Woman guarding her photos needs to change her focus
I regard my photograph albums as diaries. I don't like to make copies of my pictures for others. My future mother-in-law looked through my albums and chose half a dozen that she would like me to copy for her. I had already given her several snapshots of her son and me, but she wants more.
Abby, I don't understand why she doesn't just take her own pictures of us! I view these pictures as personal items. I don't think they are for others to own and display. Am I wrong? How can I refuse requests for copies of my pictures without offending someone? -- L.E. IN CINCINNATI
I think you're viewing this scenario from the wrong perspective. Perhaps your mother-in-law-to-be isn't as comfortable or creative with a camera as you are. If she didn't have warm feelings for you, she wouldn't want to own and display the pictures she's requesting.
Unless you become less territorial and change your attitude, I foresee a troubled relationship with your mother-in-law looming on the horizon. Get the picture?
I have been married for seven years and have two small children. My husband loves me and is good to me. My problem is I no longer feel the same about him anymore.
My former fiance recently came back into my life. I hadn't seen him in eight years, and the moment I saw him all the old feelings came flooding back. We even spent the night together.
I told my husband everything, hoping he would be upset and leave me, but he was forgiving and wants to stay married! Now I don't know what to do -- stay with him or be with the one true love of my life. I can't stop thinking about my love. Please help me. -- UNHAPPY IN MILWAUKEE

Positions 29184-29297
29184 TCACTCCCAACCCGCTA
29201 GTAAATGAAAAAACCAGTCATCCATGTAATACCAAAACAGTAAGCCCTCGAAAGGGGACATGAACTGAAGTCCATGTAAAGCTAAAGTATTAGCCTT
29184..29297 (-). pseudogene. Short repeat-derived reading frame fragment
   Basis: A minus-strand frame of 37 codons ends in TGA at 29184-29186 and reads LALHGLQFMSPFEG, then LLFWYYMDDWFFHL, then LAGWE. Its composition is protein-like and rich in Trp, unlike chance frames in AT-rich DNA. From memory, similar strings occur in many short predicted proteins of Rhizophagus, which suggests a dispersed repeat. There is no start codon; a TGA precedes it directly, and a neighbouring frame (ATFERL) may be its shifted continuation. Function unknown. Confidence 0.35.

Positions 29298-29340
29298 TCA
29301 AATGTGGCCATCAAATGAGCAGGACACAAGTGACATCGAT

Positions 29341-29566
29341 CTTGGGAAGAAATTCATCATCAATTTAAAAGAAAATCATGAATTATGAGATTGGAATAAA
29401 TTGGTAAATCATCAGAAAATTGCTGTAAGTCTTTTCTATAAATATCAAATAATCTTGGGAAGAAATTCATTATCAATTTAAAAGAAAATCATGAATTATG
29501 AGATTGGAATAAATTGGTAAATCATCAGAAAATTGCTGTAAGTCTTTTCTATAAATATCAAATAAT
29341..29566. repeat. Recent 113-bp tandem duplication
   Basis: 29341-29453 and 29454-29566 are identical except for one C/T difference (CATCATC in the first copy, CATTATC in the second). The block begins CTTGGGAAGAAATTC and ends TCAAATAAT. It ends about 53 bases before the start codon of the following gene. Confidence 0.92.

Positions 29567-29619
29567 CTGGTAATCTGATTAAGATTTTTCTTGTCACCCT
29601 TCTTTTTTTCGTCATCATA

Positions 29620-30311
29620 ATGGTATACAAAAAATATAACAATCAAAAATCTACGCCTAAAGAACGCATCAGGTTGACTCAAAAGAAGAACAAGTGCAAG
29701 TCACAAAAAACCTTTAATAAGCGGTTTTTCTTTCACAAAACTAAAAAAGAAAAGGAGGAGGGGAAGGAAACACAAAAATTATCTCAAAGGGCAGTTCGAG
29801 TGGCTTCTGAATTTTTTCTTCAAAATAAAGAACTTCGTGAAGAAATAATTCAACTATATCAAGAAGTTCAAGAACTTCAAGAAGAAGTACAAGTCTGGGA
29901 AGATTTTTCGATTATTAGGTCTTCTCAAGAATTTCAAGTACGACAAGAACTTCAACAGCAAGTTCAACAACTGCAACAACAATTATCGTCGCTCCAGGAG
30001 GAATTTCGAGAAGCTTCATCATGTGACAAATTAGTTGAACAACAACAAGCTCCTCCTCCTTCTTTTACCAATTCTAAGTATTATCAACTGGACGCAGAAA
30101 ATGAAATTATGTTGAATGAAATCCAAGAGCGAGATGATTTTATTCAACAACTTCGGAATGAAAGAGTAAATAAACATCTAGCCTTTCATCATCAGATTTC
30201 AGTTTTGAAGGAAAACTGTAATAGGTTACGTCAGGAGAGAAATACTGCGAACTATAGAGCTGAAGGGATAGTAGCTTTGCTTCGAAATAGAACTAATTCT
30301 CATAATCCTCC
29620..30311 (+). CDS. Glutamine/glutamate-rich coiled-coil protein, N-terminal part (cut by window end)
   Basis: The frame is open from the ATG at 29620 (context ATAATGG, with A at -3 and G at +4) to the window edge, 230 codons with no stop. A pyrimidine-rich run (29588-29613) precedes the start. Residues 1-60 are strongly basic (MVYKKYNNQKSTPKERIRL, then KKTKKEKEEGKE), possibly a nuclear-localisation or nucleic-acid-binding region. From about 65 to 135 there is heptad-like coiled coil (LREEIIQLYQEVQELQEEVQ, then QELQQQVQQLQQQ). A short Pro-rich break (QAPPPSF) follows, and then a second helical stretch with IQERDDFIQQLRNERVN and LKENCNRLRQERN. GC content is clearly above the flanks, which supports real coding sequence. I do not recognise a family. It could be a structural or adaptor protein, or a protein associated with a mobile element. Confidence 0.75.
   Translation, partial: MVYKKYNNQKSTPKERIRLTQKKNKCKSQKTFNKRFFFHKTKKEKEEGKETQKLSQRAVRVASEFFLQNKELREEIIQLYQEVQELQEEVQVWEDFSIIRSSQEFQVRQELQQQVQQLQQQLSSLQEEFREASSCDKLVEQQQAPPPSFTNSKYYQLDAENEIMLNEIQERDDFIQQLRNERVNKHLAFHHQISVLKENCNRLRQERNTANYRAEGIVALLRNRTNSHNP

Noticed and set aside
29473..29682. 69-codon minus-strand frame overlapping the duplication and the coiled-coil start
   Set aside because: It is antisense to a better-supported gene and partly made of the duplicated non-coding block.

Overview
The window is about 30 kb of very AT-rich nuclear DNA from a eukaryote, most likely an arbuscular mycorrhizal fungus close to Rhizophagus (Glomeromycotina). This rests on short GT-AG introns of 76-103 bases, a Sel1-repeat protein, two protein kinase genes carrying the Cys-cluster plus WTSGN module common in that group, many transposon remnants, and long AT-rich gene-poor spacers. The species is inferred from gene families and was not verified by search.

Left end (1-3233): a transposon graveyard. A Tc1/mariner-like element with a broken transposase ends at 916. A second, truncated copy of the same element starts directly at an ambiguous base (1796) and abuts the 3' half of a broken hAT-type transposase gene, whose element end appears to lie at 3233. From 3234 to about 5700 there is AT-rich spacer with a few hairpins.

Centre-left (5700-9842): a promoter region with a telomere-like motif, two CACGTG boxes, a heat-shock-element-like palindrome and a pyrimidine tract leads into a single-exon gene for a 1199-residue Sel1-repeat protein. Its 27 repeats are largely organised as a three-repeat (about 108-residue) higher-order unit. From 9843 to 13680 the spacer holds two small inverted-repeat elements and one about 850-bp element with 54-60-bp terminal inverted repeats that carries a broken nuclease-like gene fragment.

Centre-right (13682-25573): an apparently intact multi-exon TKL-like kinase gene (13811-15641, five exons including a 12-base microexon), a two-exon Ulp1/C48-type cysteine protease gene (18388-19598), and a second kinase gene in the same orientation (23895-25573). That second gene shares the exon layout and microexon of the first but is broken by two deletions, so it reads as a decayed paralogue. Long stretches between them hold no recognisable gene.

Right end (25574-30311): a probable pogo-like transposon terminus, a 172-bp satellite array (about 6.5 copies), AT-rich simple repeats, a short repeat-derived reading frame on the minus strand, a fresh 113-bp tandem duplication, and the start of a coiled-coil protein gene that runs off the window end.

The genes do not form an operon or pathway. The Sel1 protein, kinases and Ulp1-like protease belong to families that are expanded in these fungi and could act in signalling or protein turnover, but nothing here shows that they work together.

Nowhere in your letter have you indicated that your ex-fiance feels the way you do, and is ready to support you emotionally and financially. You have much to lose if you abandon your husband and children. That's why I'm urging you and your husband to seek counseling to try to reignite your marriage, because right now you are living in a fantasy of what "might have been."
My neighbor "Marcella" is 84. She's a lovely woman, but she's dependent on me to do everything for her because she's quite senile. Marcella has been in three auto accidents and goes from doctor to doctor for treatment because she forgets who treated her last.
Abby, this poor woman's "children," who are in their 40s and 50s, live 10 minutes away and visit her only twice a year. They knew about Marcella's car accidents and never even showed up at the hospital.
I have my own family to care for and I work. Marcella demands my attention daily to do her grocery shopping, check her furnace or take her to doctor's appointments. I just can't do it all anymore! Your advice? -- LOYAL NEIGHBOR IN PENNSYLVANIA
DEAR LOYAL NEIGHBOR:
You are very kind-hearted, but the responsibility for your neighbor's care should be borne by her children. If you don't want to confront Marcella's children directly, phone or write them a letter explaining what you have told me. If they refuse to help, then senior citizen services in your county should be contacted ASAP.
Dear Abby is written by Abigail Van Buren, also known as Jeanne Phillips, and was founded by her mother, Pauline Phillips. Write Dear Abby at www.DearAbby.com or P.O. Box 69440, Los Angeles, CA 90069.
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